Following on South Korea, Caesars bids bold for the Philippines — a billion dollars — and an Asia strategy takes shape.
The Philippines has a long relationship with the US and ambitious plans to expand its gaming industry, but it doesn’t have any US casino brands. Caesars Entertainment has famous US casino brands—Caesars, Harrah’s and Horseshoe among them—and Asian expansion ambitions. For years, Caesars and the Philippines have seemed like a natural fit. Caesars believes the time has come for the Las Vegas-based giant, the largest operator in the Americas by number of casinos, to build an integrated resort in Manila. But not so fast, says the Philippines’ gaming regulator.
President Benigno Aquino heard the case for the resort from Caesars Chairman and CEO Gary Loveman during a visit to the US in September. Caesars President for International Development Steven Tight, who also attended, says the meeting followed discussions “over the past couple of years” about a Manila IR with the state-run Philippine Amusement and Gaming Corporation (PAGCOR), which regulates the industry and operates 11 Philippine casinos. PAGCOR confirms that Caesars has submitted a “concept proposal” for which the agency would need to create a new private gaming license in Manila in addition to the four issued for the PAGCOR-sponsored Entertainment City resort complex on Manila Bay and the license underpinning Resorts World Manila, currently the country’s largest casino, located opposite the city’s Ninoy Aquino International Airport.
“The timing is really linked to the success of President Aquino’s reforms in the Philippines,” Mr Tight says. “The business environment in the Philippines has improved significantly under President Aquino. His reforms have been effective. We’re more comfortable with the business environment from a compliance perspective. The Philippines is now rated investment grade, and that’s another factor that gives us comfort, that we’re able to operate within our own levels of integrity and compliance standards under President Aquino’s administration.”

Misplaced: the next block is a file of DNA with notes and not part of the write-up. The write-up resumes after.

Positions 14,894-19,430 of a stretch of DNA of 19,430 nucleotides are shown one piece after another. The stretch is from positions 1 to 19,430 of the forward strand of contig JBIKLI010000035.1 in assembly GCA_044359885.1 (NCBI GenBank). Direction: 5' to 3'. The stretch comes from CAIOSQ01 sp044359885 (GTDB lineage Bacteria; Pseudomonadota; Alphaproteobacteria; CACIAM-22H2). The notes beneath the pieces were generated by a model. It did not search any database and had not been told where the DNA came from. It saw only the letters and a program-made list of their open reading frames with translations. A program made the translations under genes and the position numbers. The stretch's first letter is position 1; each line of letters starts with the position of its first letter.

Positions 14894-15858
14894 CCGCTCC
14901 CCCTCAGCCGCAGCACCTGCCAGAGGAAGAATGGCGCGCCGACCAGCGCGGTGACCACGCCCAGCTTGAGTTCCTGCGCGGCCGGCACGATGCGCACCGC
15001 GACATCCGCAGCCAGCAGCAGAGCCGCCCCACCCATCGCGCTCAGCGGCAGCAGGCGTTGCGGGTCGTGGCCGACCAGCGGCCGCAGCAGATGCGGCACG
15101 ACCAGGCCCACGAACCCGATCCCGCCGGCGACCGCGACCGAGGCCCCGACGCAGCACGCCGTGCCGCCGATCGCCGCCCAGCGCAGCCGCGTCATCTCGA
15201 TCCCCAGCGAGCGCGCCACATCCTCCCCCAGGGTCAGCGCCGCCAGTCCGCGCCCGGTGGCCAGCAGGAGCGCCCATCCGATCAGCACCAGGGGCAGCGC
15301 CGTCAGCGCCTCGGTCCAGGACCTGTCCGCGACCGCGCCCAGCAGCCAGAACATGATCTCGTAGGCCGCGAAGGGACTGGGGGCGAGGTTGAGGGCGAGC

The fact that two gaming companies that operate in the Philippines through affiliates, Malaysia’s Genting Group and Australia’s Crown Resorts, are expected to be granted Nevada licenses for large-scale casino developments on the Las Vegas Strip, also suggests that the credibility of the Philippines has improved in the eyes of international gaming regulators.
“That reflects the comfort that the large integrated resort operators have in pursuing the Philippines at this time,” says Mr Tight.
“PAGCOR has been exerting serious effort since 2010 to establish a proper regulatory framework,” the agency’s Vice President for Licensing and Development Francis Hernando says. “In particular, PAGCOR has successfully managed what had been viewed early on as a worrisome situation, the operator/regulator dual role.” Yet Mr Aquino’s cabinet is divided over an additional license for Manila, according to news reports, with the Department of Tourism in favor, PAGCOR in opposition, and the Department of Finance “in between the two,” according to the president. The Catholic Church, an influential voice in matters of social policy, is expected to oppose another casino license, he has said.
ON THE FLY
Caesars wants to bring a novel concept to Manila. “We are pursuing a site adjacent to the airport,” Mr Tight says. “It would be a unique opportunity to create something truly differentiated, where you could fly in directly to the resort. That’s something we’re discussing with the airport authority.